Thursday, June 28, 2018

ONEMANDOOM Rides Again

I've formally changed the title of this blog from Doomed: Doom WAD Reviews to ONEMANDOOM: WAD Reviews. ONEMANDOOM is usually how I've seen it introduced on the internet since that is its unique URL; it doesn't clash with the DooMed Speed Demos Archive (DSDA); and it has a nice, punchy rhythm.


The moniker came from the blog's original title, One Man's Journey Through Doom. The idea was to present it as my travelogue through the Doom community's offerings both past and present with the intent to emphasize that I am but one person offering an opinion on my own experiences. I didn't want to claim a monopoly on writing reviews even if I virtually had one by default. I certainly never thought that I would have taken a part in writing any of the Cacowards, though I remember thinking that it would be cool to be asked to write something for 2011.


I would like to think that I recognize where my writings over the past seven years have shaped the way that we as a community describe the experience of playing Doom levels. I also hope that by providing an example I have given others who might not even know where to begin a starting point so that they can feel comfortable discussing their opinions with their own, unique voices.


I thank you for reading ONEMANDOOM and I'd also like to thank the mappers, musicians, graphic artists, coders, writers, and anyone else who makes the Doom community such a treat to be a part of.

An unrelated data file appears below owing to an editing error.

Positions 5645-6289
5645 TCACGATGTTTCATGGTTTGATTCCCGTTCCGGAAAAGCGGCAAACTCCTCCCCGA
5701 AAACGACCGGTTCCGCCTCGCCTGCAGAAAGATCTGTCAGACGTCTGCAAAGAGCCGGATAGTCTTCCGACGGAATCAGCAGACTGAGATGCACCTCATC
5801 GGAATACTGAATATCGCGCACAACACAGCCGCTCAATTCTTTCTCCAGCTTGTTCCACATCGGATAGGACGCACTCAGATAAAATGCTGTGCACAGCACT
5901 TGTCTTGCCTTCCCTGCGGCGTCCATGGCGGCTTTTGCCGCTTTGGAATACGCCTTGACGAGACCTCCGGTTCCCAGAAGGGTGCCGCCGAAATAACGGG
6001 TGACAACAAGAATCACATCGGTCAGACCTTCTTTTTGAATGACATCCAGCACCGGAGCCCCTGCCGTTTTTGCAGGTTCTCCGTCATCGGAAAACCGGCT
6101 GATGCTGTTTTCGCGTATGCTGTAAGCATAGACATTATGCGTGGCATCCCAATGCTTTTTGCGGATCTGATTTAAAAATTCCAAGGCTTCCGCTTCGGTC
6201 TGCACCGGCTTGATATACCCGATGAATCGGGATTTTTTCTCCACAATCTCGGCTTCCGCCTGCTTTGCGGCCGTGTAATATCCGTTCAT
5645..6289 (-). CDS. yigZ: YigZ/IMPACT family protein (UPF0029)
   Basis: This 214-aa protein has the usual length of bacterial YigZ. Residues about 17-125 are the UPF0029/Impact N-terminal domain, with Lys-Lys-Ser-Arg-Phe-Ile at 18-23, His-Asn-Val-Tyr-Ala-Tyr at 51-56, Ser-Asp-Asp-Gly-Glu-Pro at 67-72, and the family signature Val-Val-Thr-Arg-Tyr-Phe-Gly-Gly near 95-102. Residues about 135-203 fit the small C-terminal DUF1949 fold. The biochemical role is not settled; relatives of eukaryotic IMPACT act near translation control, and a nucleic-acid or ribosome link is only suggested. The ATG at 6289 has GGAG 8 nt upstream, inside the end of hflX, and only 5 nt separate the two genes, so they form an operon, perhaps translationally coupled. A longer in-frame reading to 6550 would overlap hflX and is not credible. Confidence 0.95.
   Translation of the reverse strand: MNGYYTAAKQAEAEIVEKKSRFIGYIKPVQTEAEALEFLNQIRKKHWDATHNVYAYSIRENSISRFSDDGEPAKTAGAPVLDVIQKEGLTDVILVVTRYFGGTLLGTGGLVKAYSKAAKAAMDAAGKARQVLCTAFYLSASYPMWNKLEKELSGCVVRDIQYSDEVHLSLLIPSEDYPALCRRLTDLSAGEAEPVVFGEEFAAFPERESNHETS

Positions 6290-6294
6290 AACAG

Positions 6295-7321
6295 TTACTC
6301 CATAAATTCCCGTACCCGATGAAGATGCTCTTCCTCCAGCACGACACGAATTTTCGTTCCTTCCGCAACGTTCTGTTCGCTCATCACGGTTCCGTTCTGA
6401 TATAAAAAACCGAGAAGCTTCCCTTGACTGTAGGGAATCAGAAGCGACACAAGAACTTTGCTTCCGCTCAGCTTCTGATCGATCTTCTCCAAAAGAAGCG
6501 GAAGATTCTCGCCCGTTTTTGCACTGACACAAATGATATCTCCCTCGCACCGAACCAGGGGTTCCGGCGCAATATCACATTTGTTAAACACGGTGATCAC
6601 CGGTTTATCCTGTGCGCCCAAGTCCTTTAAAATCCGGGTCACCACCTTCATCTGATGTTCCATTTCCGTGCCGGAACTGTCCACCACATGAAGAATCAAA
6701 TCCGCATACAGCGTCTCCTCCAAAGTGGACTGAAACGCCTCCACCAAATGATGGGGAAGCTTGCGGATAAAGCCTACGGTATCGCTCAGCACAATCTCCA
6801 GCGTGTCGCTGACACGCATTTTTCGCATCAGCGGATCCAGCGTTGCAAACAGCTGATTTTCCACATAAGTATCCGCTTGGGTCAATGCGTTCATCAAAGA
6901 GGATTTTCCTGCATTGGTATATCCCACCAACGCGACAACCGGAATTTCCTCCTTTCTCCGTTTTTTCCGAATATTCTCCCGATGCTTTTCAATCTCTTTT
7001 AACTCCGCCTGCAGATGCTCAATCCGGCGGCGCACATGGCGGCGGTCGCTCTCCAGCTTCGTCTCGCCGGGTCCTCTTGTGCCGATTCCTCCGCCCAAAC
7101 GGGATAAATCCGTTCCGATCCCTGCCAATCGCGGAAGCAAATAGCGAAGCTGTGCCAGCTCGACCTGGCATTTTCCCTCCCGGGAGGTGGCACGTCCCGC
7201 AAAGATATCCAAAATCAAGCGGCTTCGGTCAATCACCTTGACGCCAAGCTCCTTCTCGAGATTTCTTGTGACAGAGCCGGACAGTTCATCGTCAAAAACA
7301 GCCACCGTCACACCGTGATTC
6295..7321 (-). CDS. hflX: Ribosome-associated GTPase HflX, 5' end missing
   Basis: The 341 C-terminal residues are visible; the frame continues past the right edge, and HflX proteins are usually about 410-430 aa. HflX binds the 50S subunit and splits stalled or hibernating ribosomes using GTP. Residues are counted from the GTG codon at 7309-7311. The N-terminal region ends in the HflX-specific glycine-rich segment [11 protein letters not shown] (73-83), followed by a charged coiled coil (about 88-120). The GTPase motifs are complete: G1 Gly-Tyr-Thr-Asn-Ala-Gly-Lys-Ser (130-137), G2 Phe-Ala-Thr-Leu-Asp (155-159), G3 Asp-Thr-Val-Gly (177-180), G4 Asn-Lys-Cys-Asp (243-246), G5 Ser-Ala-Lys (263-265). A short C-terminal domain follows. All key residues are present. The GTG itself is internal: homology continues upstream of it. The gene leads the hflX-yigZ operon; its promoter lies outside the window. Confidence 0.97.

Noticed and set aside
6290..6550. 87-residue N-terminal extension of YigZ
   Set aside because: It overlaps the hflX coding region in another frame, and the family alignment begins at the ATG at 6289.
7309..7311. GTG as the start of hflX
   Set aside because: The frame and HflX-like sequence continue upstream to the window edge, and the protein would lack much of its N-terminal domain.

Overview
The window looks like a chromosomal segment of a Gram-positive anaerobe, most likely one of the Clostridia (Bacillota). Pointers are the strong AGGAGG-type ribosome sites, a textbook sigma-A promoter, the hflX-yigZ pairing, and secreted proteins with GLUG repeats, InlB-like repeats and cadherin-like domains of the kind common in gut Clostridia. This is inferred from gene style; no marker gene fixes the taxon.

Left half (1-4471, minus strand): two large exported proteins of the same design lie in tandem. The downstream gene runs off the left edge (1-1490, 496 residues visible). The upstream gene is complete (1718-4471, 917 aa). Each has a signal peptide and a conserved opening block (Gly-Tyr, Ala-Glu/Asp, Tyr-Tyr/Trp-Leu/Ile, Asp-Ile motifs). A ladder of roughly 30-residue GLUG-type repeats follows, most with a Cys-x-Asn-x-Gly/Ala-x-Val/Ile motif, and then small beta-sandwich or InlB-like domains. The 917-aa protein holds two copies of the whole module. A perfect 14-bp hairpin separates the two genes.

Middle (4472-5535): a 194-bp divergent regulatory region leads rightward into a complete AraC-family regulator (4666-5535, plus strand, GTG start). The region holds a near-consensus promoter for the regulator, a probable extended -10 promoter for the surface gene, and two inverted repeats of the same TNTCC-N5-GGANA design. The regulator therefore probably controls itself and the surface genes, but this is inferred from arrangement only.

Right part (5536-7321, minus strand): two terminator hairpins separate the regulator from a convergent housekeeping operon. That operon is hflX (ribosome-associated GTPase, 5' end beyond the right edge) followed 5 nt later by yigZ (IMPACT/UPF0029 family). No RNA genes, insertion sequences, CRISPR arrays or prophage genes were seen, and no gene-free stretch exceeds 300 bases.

Tuesday, June 26, 2018

Codename HYENA: Killer Machine (HYENA.WAD)


Kristian Käll went on to major acclaim for his Legacy PWADs - Phobia, Ni'mRoD: IXNAY on the HOMBRE, and Phobia: The Age - and more recently his Heretic and Hexen projects, Curse of D'sparil and Curse of the Lost Gods. The first two happened during his tenure as a member of Unholy Software and their earliest release was a total conversion for the original Doom, published in 1998. Codename HYENA: Killer Machine gets mentioned every now and then but there's a hint of uncertainty behind the namedrops. It replaces the first three episodes of the original Doom - the last a decidedly Deathmatch dalliance - and has a fair bit of DeHackEd work in order to tweak the values of its core gameplay for a fairly different experience.

Thursday, June 21, 2018

Quick is Good (QUIKISGD.WAD)

QUICK IS GOOD
by Malcolm Sailor


The archive has QUIKISGD listed immediately after 3PACK_1 as far as release dates go but the .ZIP for its sequel, QUIKISG2, has a bibliography of sorts that calls a lot of things into question. I believe it to be an artifact of Sailor's penchant for updating stuff to fix bugs. In the previous year, 1995, he released a couple of single levels - DARKER and RULER - before a package of three individual outings including a new version of the latter solo venture (3PACK_1). All of his 1996 stuff is timestamped in July of that year but I couldn't tell you whether he was just storing PWADs like a camel, updated a bunch of stuff at the same time, or had one really productive summer vacation. I'm leaning toward the second.

Sunday, June 17, 2018

DS-61-3 (DS-61-3.ZIP)

DS-61-3
by Malcolm Sailor

ALAPOLGYFROMDREM
LABBOOM
WASTEMESINFERNO